Three years ago, Mary Walsh, one of Newfoundland and Labrador’s most prolific comediennes, appeared on CBC’s “George Stroumboulopoulos Tonight” to talk projects and politics with Canada’s slouchiest talk show host.
The interview was taped around the same time as International Women’s Day. Walsh, a longtime women’s advocate, gave her two cents on the commemoration.
“International Women’s Day — even turnips get a whole week,” she scoffed. “Root vegetables get a week. Nuts get a month. But International Women’s Day? One day, one day,” she said.
One day for the planet’s 3.5 billion women. It sort of trivializes the whole thing, doesn’t it?
Well, tomorrow is Earth Day, the planet’s annual environmental protection bonanza.
According to Earth Day Network, more than a billion people are expected to participate in tomorrow’s celebrations, making it the largest civil observance in the world. With any luck, Earth Day will bring awareness to environmental issues, teach students about climate change and its effects and make people think about their own carbon footprint and personal impact on the environment.
But like International Women’s Day, it’s only one day, which seems to dilute the importance of the civic observance and the planet’s monumental environmental issues. In a climate where it seems like everything — rutabagas included — is being commemorated, profiled or celebrated with a special week or month, why should the Earth only get a day?
With a calendar stuffed with commemorations from education to human rights to science and technology, government awareness weeks constantly do battle with countless non-governmental initiatives to promote certain interests and raise the public profiles of different issues.
To put things in perspective, between Feb. 24 and March 23 alone, this province hosted Newfoundland and Labrador Oil and Gas Week, Canadian Agriculture Literacy Week, Health Canada’s Brain Awareness Week, and Newfoundland and Labrador Multiculturalism Week.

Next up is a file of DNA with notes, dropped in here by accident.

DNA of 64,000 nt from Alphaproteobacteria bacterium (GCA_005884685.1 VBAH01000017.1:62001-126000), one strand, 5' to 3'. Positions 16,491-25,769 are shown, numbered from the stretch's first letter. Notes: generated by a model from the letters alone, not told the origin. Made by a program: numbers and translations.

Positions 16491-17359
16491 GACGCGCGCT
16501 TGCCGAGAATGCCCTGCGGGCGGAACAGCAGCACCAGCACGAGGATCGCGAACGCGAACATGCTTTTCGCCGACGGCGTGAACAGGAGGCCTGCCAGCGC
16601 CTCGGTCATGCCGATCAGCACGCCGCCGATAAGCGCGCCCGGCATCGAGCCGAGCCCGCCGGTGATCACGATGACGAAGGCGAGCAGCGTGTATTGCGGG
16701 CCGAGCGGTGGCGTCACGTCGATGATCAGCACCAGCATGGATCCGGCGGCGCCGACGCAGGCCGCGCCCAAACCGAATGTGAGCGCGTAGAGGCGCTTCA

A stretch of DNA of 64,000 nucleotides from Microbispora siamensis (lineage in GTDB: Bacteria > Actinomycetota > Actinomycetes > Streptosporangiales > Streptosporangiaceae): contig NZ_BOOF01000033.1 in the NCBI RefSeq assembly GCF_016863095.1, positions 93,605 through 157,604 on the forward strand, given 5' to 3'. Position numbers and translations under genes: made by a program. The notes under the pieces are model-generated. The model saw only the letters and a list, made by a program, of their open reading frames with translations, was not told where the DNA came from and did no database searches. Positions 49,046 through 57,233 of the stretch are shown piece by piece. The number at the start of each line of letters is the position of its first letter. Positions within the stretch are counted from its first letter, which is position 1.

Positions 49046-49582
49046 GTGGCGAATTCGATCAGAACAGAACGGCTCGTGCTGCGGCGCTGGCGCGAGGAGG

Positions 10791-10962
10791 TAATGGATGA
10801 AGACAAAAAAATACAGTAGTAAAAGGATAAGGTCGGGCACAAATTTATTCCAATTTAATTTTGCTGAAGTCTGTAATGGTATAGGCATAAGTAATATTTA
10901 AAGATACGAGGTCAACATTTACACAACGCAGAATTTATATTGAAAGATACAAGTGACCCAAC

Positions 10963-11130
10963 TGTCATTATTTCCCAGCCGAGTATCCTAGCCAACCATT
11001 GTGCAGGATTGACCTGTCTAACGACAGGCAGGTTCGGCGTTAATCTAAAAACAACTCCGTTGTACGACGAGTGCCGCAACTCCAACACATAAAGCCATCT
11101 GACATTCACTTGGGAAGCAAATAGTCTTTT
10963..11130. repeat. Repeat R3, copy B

That’s four back-to-back awareness weeks. And they’re only four of the initiatives fighting for limited media coverage and public attention.
Granted, Earth Day garners a heck of a lot more media exposure and public support than agriculture literacy and brain medicine ever will. But it goes to show how saturated the advocacy timetable is and how meaningless and backwards it seems to devote a single 24-hour period to recognizing the monumental environmental problems facing the entire planet when other issues get a whole seven days.
Hierarchizing causes worth advocating is a dangerous road to head down if ever there was one. But we can all agree certain collective issues affecting all of humanity belong at the top of the advocacy pile.
As one of the most universal struggles confronting the world today, the environment — the future of the planet — is among the greatest issues of our time.
In a society so inundated by demonstrations and commemorations, pegging the planet to one day reduces the profundity of the problem and the dangers of environmental impacts.
Of course, treating environmental issues with the pre-eminence they deserve goes far beyond expanding a single global civic observance. Furthermore, it’s up for debate whether expanding Earth Day to Earth Week, as certain organizations have done, or even to Earth Month for that matter, would actually make a difference.
But it is a cruel irony when Earth Day, no matter how well attended and internationally publicized, falls among the overwhelming number of days of action, awareness weeks and national (blank) months as just another special 24-hour commemoration.
Walsh was right about the triviality of International Women’s Day, but her argument applies equally to Earth Day.
It may be time to re-evaluate things when agriculture literacy, turnips and pecans get weeks and months of celebration and women and the Earth only get a day.
Patrick Butler, who’s from Conception Bay South, is studying journalism at Carleton
University. He can be reached by email at email@example.com.